There is a 1982 UN convention on the law of the sea, under which (according to article 76) the five states of Russia, Canada, Norway, Denmark and the US which all border the Arctic ocean agreed to limit their exploitation to a zone that falls within 200 miles of their own coastlines. However, this seemingly clear arrangement, overseen by the rather obscure Commission on the Limits of the Continental Shelf, is complicated by the fact that a zone can be extended if a country can prove that the rock shelves emanating from its coastline go further than 200 miles out to sea.

Why is this relevant?

The two Russian submarines, Mir-1 and Mir-2, which completed the latest foray, took samples from the seabed as part of an ongoing mission, driven by Moscow, to establish that the Arctic and Russia's Siberia are linked by a continental shelf 1,240 miles long, known as the Lomonosov Ridge. This, the Russians believe, would give them a valid claim that a polar territory roughly twice the size of France is part of Russia, giving them rights over all its natural mineral reserves.

So what have the Russians achieved?

It's important symbolically - the Arctic and Antarctic Institute claim "it's like putting a flag on the moon". But in practical terms, it amounts to little more than a show of technical ability. Similar research findings were submitted by Russia to the UN in 2001 and rejected. It's also questionable whether the sediment samples prove anything. As the Norwegian Polar Institute put it, "the Appalachians and the Scottish mountains are the same geological formation, but Scotland cannot claim the US is part of its territory because of that." Russia is also up against counter claims from four others: the US; Canada, which says it owns the Lomonosov Ridge; Norway; and Denmark, which also claims rights over the ridge, stemming from its sovereignty over Greenland. A further problem is Washington's historic reluctance to submit to UN authority. The US has yet to ratify the 1982 convention, which throws doubt on its own claims over Arctic territory and possibly over the enforceability of the whole convention.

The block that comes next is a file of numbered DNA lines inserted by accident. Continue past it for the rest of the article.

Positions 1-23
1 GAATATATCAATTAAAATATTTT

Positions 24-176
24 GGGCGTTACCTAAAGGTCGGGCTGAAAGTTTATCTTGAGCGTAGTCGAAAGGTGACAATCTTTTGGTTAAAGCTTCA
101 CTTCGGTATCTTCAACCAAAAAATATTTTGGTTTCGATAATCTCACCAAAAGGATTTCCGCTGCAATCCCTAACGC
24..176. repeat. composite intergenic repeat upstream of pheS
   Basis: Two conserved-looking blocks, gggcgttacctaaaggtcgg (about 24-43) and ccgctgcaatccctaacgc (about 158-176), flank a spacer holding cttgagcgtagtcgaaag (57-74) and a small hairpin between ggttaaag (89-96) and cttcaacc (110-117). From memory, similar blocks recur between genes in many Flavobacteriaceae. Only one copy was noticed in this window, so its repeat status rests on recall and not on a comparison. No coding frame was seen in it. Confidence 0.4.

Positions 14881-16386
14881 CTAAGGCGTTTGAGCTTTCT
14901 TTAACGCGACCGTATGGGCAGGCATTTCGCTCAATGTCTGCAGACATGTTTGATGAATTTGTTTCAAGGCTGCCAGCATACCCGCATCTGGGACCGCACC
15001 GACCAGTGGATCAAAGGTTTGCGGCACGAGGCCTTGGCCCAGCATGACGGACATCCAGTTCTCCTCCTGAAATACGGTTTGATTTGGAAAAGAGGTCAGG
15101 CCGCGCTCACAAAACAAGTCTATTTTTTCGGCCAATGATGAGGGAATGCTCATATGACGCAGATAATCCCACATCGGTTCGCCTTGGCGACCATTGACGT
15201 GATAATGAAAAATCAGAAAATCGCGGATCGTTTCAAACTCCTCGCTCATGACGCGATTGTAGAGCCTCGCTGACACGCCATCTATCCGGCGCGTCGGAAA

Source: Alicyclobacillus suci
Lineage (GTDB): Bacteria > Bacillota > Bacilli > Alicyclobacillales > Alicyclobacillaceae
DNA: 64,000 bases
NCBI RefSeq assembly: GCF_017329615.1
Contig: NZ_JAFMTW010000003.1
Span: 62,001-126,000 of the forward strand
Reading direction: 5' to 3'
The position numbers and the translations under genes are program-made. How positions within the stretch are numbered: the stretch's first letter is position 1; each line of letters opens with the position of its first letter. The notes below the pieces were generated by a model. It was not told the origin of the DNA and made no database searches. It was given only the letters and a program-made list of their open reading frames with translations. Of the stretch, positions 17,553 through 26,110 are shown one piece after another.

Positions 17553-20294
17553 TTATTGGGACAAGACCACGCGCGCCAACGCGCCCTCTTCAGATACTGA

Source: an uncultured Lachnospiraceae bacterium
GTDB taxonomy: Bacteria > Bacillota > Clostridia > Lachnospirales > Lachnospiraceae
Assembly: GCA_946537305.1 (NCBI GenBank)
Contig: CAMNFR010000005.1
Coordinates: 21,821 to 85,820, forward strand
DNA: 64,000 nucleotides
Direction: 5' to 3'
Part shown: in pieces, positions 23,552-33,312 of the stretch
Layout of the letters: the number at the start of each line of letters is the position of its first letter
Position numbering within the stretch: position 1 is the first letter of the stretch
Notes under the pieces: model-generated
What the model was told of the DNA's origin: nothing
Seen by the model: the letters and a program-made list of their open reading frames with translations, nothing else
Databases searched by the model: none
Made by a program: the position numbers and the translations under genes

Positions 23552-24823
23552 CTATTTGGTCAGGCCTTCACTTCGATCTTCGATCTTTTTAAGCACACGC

Is Arctic oil really worth fighting over?

Cynics view Russia's Arctic move as pure political theatre designed to embarrass the West, rather than a statement of intent. A November 2006 study by brokers Wood Mackenzie suggested Arctic oil reserves could actually be as low as 3% of the global total. Extraction would be costly around $100 a barrel. At that level, alternative sources such as Canada's tar sands or oil shale would also be viable. And the Russians already have the right to an estimated 90 billion barrels of reserves in the South Kara Yamal region without breaching international agreements. As such this latest Arctic posturing by various world states may turn out, as far as oil is concerned at least, to be something of a storm in a tea cup.

Tim graduated with a history degree from Cambridge University in 1989 and, after a year of travelling, joined the financial services firm Ernst and Young in 1990, qualifying as a chartered accountant in 1994.

He then moved into financial markets training, designing and running a variety of courses at graduate level and beyond for a range of organisations including the Securities and Investment Institute and UBS. He joined MoneyWeek in 2007.